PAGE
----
Villa Aurelia

Villa Aurelia
The Villa Aurelia at night (photograph by Gerardo Gaetani)

Overview

The Villa Aurelia, originally built for Cardinal Girolamo Farnese around 1650, is the setting for conferences, public receptions, concerts, and other programs. It also includes apartments for the Academy’s Residents and is surrounded by 3.8 acres of magnificent gardens.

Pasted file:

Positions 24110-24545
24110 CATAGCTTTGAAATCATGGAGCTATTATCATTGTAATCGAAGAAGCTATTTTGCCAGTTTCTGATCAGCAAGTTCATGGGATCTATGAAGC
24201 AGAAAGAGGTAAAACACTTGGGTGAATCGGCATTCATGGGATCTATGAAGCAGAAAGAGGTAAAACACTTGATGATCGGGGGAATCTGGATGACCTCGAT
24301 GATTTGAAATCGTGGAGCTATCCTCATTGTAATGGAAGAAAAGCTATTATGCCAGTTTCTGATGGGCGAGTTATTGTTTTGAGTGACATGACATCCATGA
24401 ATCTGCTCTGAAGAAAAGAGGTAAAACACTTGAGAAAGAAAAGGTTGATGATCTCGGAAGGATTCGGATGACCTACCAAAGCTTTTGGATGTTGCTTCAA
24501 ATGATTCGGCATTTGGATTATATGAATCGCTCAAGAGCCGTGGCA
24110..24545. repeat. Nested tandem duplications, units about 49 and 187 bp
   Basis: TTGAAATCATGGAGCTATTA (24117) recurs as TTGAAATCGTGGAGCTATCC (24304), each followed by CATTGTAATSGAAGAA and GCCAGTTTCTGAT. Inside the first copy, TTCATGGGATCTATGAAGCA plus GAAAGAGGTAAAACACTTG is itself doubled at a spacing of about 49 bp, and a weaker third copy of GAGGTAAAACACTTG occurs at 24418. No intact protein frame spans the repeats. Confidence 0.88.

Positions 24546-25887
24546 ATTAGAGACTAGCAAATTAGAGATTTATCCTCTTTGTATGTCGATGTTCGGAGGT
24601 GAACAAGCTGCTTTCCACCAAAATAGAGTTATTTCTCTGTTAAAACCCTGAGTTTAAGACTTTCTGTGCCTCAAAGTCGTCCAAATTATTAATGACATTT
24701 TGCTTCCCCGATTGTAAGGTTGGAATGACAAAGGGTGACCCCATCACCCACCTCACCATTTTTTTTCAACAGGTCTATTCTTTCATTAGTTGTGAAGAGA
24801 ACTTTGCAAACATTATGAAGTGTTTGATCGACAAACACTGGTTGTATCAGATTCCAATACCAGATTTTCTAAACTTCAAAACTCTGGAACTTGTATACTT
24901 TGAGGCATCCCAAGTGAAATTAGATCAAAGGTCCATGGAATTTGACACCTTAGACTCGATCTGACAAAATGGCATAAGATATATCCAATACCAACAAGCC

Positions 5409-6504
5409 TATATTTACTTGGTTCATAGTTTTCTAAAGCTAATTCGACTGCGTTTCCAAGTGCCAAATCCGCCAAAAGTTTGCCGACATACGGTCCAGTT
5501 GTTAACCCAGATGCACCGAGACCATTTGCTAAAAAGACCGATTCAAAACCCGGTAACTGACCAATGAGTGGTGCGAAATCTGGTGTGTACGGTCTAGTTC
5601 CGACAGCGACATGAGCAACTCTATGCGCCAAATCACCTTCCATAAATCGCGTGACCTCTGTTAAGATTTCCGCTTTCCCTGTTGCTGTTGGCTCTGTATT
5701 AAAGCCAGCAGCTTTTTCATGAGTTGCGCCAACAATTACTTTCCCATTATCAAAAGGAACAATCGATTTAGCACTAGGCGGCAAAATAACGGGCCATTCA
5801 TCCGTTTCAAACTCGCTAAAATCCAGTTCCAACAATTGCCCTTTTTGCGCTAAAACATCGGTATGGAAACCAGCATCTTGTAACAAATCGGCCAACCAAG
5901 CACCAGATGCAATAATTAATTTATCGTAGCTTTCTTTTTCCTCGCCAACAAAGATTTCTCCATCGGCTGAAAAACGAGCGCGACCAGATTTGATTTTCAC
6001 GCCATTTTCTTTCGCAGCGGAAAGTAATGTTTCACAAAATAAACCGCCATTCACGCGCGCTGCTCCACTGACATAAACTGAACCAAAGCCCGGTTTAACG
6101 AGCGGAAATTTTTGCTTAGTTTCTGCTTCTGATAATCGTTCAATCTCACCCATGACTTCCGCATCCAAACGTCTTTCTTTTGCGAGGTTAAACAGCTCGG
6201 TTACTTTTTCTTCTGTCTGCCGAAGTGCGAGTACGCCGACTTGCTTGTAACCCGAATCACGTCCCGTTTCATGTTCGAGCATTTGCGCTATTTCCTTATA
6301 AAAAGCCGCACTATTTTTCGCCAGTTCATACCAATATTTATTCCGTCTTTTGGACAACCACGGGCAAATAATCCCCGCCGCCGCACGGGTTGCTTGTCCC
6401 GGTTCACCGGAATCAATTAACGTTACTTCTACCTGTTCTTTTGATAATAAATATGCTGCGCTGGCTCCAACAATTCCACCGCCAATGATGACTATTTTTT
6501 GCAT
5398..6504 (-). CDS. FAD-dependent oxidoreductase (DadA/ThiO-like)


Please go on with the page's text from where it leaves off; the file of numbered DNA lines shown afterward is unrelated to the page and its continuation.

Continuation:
In the early nineteenth century, the property was purchased by Count Alessandro Savorelli, who began extensive restoration and new construction projects. Much of the decorative work from that period is still visible today. In 1849, Giuseppe Garibaldi selected the Villa Aurelia as his headquarters for the defense of the Roman Republic against the French Army, and, after only one month, French artillery had caused extensive damage. Count Savorelli was able to restore the Villa before his death, and it was then sold to the Monte di Pieta from which it was bought in 1881 by Mrs. Clara Jessup Heyland, an American heiress from Philadelphia. In 1909, Mrs. Heyland died, bequeathing the Villa to the American Academy in Rome.

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